It should go without saying that the heater has likewise long since departed via graceless and shattering fall to the concrete. Nothing replaces the heater. Instead we now have enough storage space under the stove for more useful items like a slow cooker, a cast iron dutch oven or two, a few jars of fermenting veggies and maybe even a sauerkraut crock.

Next on a chopping block is the two way refrigerator which will replaced by an icebox and the Onan generator which will be replaced by nothing. The ice box move freaks everyone out, “oh my god, how will you live without a refrigerator?!” Technically, we’ll still have one, it’s just going to be in the form of a 12V freezer, which will allow us to freeze things we need to freeze (ice blocks, bulk purchase meat, huge batches of camp beans from aforementioned dutch ovens) and then turn it off when we don’t need it. The other things we need kept refrigerated will do just fine in an icebox.

Almost nothing in the average refrigerator actually needs to be there for any health reasons. If you’d like to learn more, read up on how long distance sailors store food.

The generator will be replaced by couple solar panels on the roof which don’t take up 10 cubic feet, are silent and don’t belch smoke. Looking forward to the storage space that will buy us in the back, under the bed.

 photographed by luxagraf
Travco t-shirts (printed by a band called The Swell Season — never heard of them).
 photographed by luxagraf

Slowly but surely progress happens. Or what I call progress, which this case means reverting to technology of roughly 1955, around the time technology slips into solipsism. Well, except solar, that, along with incremental improvements in energy efficiency are about the only decent tech inventions since 1955. And those are few and far between. My 1969 Ford F250 gets as good or better gas mileage than the current line of Ford trucks.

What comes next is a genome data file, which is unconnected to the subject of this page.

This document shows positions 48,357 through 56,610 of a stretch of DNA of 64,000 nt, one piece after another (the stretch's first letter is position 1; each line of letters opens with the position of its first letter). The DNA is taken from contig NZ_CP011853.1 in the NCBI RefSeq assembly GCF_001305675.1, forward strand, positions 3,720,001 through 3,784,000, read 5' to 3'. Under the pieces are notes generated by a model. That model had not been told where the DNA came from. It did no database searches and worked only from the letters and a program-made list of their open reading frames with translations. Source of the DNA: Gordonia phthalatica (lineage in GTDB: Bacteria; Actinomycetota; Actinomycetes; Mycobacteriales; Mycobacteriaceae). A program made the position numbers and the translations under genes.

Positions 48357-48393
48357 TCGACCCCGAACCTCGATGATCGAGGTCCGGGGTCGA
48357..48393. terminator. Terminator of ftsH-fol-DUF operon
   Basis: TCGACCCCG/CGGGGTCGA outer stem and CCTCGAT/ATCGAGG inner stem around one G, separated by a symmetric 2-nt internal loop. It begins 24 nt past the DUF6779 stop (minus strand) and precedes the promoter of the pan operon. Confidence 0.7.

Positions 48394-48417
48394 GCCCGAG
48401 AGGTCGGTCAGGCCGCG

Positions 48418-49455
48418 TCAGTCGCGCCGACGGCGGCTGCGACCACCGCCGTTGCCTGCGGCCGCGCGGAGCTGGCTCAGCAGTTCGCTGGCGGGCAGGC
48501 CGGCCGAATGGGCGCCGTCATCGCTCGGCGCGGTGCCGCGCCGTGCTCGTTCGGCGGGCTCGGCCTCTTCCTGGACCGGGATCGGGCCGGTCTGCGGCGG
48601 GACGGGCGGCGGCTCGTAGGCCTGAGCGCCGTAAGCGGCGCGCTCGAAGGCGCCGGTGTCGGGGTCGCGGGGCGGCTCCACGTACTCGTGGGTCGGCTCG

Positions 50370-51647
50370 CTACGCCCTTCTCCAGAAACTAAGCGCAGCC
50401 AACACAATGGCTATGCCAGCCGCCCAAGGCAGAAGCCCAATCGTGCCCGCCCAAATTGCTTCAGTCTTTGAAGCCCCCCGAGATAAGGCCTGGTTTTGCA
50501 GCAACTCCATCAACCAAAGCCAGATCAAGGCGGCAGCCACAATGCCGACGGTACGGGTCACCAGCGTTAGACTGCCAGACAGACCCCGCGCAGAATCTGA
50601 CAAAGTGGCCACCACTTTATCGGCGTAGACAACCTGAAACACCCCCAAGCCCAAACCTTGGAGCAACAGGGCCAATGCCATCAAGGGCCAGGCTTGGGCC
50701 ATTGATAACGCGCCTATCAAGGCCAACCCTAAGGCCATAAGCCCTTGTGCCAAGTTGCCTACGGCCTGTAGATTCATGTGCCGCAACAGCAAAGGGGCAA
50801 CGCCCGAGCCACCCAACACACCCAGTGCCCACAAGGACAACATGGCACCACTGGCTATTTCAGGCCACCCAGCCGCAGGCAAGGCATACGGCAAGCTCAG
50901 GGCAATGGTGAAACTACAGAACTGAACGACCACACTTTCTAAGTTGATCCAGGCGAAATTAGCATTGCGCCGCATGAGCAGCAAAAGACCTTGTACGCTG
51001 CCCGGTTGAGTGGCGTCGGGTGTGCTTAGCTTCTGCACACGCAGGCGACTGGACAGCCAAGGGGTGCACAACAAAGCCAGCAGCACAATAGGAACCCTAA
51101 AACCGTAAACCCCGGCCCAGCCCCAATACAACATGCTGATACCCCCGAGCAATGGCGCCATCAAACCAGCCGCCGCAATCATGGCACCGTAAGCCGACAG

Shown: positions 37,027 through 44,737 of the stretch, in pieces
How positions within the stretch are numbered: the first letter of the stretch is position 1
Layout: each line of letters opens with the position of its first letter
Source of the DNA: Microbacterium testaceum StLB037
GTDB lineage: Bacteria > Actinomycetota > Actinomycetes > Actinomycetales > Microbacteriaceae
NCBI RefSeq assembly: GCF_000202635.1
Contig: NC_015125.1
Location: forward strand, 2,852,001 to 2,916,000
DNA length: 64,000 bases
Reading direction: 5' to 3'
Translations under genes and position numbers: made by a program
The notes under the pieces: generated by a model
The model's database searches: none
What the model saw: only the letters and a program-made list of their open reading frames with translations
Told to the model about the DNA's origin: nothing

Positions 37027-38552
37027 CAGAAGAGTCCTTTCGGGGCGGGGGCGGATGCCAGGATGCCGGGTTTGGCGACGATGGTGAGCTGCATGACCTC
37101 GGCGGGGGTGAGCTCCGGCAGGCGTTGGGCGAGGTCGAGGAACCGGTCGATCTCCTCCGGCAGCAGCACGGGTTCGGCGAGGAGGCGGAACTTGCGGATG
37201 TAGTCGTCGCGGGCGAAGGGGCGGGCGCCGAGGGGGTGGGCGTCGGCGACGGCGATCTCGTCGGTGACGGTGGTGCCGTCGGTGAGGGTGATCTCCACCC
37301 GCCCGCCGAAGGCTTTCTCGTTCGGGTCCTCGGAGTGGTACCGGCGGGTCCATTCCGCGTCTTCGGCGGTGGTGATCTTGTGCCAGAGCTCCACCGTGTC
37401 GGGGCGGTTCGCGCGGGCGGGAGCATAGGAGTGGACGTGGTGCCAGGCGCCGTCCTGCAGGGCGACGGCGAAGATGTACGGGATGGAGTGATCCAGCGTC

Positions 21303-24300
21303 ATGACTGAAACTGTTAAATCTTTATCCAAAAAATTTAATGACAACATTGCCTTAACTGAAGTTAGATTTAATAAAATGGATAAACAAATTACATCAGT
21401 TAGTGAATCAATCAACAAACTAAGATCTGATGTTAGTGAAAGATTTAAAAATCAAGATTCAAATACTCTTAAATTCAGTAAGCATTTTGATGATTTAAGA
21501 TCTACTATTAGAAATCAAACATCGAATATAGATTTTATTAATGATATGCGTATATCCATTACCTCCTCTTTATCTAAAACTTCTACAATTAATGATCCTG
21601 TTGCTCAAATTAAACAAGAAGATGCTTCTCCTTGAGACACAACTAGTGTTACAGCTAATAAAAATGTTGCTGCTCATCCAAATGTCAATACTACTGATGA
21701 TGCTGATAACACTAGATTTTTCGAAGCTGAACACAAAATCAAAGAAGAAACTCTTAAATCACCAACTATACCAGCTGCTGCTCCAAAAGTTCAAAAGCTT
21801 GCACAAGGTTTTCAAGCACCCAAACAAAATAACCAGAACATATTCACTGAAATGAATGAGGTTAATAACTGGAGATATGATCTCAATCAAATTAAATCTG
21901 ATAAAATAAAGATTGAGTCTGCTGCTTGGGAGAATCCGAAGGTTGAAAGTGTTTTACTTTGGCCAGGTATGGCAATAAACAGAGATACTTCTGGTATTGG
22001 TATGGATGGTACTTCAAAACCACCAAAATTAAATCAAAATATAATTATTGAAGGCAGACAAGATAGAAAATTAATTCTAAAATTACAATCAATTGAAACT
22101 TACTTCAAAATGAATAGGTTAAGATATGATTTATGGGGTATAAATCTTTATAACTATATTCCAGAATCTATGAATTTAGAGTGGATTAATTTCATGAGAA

Which is not to say I hate technology, just that most of it serves itself or its makers, not its users.

Solar is a notable exception — possibly the best idea/tech we’ve ever invented. I mean, I’m not crazy anti-tech, I just think the good, sustainable ideas are few and far between. But I’m not a delusional lunatic who thinks I’m living in the Victorian era by playing dress up or anything. I just don’t really like air conditioning. Or heaters. Or generators. And I prefer a good fire to electric light. Hmm.


Simon September 25, 2015 at 7:23 p.m.

I can see where you’re coming from on some of this stuff, blown air and heat bother my allergies. Not sure I understand the 2-way fridge downgrade though. Have you ever lived with just an icebox? Not easy. And you have have to buy ice a lot.

Scott September 27, 2015 at 7:58 a.m.


I have lived without refrigeration a good bit, ‘69 travel queen campers, various boating adventures and some extended backpacking adventures. I also spent 8 years running restaurant kitchens. What I took away from all that is that very few things actually need to be kept cold. For those things that do, an icebox is sufficient (provided you put extra insulation around it and have reasonably large block of ice you can go 5-8 days without needing more ice).

And, as I said in the article, we’ll have a 12V freezer to create our own ice. But without that you’re right, buying ice is limiting.